Mehrangarh Fort: Of Brick, Mortar & Death

May 19, 2022 1 comments

In Mehrangarh fort of Jodhpur, Rajasthan, murals lend insight into the infernal past of Hindu traditions. Its imprinted walls and resounding zenanas continue to tell legends of yore. One such element of conversation is the 15 handprints on the innermost gate of the fort, left by women that once inhabited the fort.

Photo: Michael Foley/Flickr

The Sati Hands

Sati is a dated Hindu tradition that called for widowed women to give up their lives at the funeral pyre of their husband. Hundreds of wives and concubines would jump into the funerary fires, or get forced in in the name of tradition. It was an act that horrified the British, which is why they banned it in 1829. But sati was rooted too deeply in the land of India to be abolished easily. It took a publicised sati death in 1987 for the Indian government to formally create the Commission of Sati (Prevention) Act.

But one instance of sati was immortalised forever in Mehrangarh fort back in 1843. The structure has seven gates, and the innermost of these gates is called the Loha Pol or Iron Gate. 15 tiny handprints remain imprinted on this gate till date. The handprints were left when Maharaja Man Singh passed away. Called the sati hands, they were imprinted by the spouses of the Maharaja who jumped onto the funeral pyre after decorating the crimson wall as a memorial.

Photo: Manfred Sommer/Flickr

But the prints allude to only a chapter in the tumultuous history of the fort. Before this incident, six spouses and 58 mistresses of Maharaja Ajit Singh had also died in the act of sati in 1731. In fact, the foundation of the citadel had been murky from the beginning, and heralded one mishap after the other on its grounds.

A Bloody Foundation

In the 15th century, Rao Jodha of the Rathores of Marwar decided to build a humongous fort atop a hill that offered natural defences. This fort was to be named Mehrangarh fort and the town that birthed at its base was Jodhpur. But for the construction of the fort the hill had to be cleared of its current inhabitants—an act that was meekly accepted by all except one. Chidiyawaale Baba—a saint who took pleasure in feeding birds there—cursed the king in anger that his kingdom would suffer from drought after drought if the fort was erected.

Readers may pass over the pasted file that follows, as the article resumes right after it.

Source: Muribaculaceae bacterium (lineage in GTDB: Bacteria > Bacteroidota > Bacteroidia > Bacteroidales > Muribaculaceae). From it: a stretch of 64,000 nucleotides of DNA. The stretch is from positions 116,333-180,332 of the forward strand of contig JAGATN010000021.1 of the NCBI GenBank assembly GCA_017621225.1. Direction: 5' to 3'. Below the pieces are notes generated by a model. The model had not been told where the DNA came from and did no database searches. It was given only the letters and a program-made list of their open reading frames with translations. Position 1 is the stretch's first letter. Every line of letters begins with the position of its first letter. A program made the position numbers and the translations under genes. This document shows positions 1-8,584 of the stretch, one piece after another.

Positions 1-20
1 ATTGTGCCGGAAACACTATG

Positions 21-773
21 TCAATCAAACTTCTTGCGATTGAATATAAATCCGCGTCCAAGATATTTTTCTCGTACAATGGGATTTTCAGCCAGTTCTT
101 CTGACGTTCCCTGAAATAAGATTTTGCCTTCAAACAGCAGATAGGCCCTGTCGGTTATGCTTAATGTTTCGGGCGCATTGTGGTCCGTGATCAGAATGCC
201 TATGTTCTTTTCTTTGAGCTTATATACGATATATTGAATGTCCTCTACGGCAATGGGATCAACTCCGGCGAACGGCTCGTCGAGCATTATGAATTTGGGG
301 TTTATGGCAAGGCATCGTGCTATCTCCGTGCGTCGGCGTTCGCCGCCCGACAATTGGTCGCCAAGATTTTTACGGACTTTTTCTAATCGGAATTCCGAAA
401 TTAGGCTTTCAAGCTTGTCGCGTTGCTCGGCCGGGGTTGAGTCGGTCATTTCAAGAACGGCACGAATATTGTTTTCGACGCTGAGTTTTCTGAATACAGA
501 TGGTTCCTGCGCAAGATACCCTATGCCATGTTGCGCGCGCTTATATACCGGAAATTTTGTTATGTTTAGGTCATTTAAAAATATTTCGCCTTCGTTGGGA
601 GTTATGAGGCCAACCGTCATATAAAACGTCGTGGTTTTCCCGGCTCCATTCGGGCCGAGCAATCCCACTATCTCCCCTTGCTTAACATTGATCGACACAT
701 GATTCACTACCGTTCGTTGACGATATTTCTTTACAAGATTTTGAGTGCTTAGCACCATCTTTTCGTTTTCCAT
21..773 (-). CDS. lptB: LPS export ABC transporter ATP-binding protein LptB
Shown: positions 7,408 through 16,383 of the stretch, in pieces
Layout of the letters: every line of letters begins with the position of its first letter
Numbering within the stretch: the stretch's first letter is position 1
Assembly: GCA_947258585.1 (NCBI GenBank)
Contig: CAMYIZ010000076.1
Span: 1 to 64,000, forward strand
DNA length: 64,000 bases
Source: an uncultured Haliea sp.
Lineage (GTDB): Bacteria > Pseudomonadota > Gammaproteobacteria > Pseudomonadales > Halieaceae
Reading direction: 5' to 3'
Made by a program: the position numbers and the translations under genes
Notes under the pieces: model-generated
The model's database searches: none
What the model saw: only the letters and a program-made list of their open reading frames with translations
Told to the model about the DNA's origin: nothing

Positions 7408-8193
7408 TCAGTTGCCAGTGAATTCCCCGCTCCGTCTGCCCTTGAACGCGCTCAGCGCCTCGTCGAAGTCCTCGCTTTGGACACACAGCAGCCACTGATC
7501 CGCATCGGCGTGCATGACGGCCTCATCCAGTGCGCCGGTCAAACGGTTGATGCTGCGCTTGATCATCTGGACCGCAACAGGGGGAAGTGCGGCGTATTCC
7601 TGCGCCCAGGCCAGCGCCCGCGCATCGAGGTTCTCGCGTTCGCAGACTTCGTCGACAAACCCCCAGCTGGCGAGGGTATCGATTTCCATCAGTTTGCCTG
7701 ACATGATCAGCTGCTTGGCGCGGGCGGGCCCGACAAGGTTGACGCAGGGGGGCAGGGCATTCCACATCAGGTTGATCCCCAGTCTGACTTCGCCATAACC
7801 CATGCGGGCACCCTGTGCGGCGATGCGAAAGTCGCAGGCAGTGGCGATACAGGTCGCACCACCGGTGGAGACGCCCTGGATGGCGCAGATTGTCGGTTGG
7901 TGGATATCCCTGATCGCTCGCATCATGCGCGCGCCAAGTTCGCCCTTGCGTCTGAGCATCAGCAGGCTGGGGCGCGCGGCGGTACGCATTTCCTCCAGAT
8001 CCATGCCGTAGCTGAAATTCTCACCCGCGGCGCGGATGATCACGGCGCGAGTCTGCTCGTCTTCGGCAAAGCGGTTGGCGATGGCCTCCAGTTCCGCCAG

There was only one way to appease the saint, and the monarch was not going to let it go. To reverse the curse, a local from the kingdom was asked to lay down his life at the behest of the saint. This man was Rajaram Meghwal, who was buried alive amid brick and mortar of the fort in 1459. His sandstone memorial was built on the fort grounds and his family continued to be supported by the state for generations past.

Photo: Daniel Mennerich/Flickr

Photo: Daniel Mennerich/Flickr

But fate took another turn towards morbidity here. The 120ft rampart erected 400ft above the valley caused death in other ways: tourists slipped and fell off the monument, Maharaja Rao Ganga perished here under the influence of opium, and hundreds died in a 2008 stampede at the Chamunda Devi temple of the fort precinct.

Yet many others continue to visit the fort for its majestic built. The Moti Mahal and Phool Mahal sparkle with their mirror-laden walls. A gallery and an armoury display the finest of Marwari colours and arms. There are also palanquins, leisure rooms and a museum to look out for, most of which date back to 17th century construction. But nothing matches the sati handprints that welcome you into a world of mishap, and the Meghwal memorial that testifies to India’s topsy turvy belief systems.

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  1. Was lucky enough to visit this place in 2003.... a must visit place... nice writeup n info...


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